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Almaz’s Ethiopian Doro Wat (Chicken Curry) inspired by Cutting for Stone

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Almaz’s Ethiopian Doro Wat (Chicken Curry) inspired by Cutting for Stone

Almaz’s Ethiopian Doro Wat (Chicken Curry) inspired by <i>Cutting for Stone</i>
Nina Gallant
Provided by:
total prep
Recipe and excerpt courtesy of "The Book Club Cookbook, Revised Edition: Recipes and Food for Thought from Your Book Club’s Favorite Books and Authors" by Judy Gelman & Vicki Levy Krupp, 2012. Published by Tarcher an imprint of Penguin.

Abraham Verghese writes: In "Cutting for Stone", Hema, a doctor at Missing, arrives in Ethiopia after a monthlong absence and sends Gebrew, the watchman at Missing, to a restaurant to bring back doro wat, which she has been craving. The stoic cook at Missing Hospital would have regularly made this dish and fed it to the twins. This Ethiopian curry is eaten with in-jera, the pancake-like bread. The key to making this dish is berbere, a spice mixture that includes chile peppers, pepper, ginger, cloves, coriander, allspice, rue berries, and ajwain. Berbere is a key ingredient for so many curries (wot) in Ethiopia.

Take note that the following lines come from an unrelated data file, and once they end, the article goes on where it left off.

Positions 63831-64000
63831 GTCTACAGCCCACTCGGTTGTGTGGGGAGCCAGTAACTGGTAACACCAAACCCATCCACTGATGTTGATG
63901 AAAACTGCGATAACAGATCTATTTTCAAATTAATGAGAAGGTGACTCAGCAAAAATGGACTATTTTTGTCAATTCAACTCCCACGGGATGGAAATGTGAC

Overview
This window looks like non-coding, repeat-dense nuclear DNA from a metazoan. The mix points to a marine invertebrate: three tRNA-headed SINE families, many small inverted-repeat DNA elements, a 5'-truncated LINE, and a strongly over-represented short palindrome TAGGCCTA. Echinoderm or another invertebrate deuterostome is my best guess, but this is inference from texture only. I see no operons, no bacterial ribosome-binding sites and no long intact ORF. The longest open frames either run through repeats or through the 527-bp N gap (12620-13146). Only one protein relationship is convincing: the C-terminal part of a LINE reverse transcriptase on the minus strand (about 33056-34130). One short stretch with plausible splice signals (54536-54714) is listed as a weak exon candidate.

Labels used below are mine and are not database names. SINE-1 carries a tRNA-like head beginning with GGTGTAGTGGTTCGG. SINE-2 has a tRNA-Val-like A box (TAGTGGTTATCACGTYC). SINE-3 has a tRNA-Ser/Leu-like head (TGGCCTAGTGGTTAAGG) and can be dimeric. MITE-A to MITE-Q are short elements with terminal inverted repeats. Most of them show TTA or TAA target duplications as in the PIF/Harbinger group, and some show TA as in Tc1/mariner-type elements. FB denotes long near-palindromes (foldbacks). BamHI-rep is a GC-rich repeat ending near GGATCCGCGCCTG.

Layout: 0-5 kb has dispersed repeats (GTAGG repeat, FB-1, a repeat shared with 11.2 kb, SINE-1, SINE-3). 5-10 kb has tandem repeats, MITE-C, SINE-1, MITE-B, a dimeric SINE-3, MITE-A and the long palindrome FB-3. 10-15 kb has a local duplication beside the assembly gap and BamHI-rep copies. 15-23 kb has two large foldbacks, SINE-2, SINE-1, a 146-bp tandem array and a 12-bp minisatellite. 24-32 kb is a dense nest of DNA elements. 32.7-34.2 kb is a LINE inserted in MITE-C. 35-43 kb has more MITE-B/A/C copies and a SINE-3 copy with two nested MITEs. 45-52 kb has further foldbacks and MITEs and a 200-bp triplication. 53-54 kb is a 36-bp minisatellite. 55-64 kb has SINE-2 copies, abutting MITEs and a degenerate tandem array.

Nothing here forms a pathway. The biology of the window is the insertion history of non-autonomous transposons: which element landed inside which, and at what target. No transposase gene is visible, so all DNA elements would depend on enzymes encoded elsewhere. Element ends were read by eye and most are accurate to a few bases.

• In a deep skillet, heat oil. Then add onions, and lightly sauté until onions are soft. Add chicken pieces and garlic paste, and cook until the chicken is lightly browned. Add the berbere, stirring so that all pieces of the chicken are coated. Add tomato and stir again.
  • Pour in water, bring mixture to a boil, and add salt. Simmer over low heat until the meat is well cooked, approximately 30-45 minutes, depending on the size of the chicken pieces (or until juices run clear when you cut between the leg and the thigh). (In Ethiopia, they say that the woman who loves her husband cooks it slowly so that each piece is tender and the gravy is thick.) You may add a pat of butter and/or hard-cooked eggs during the last five minutes of cooking, if desired.

  • NOTE: Berbere can be purchased online and at local specialty and gourmet food stores.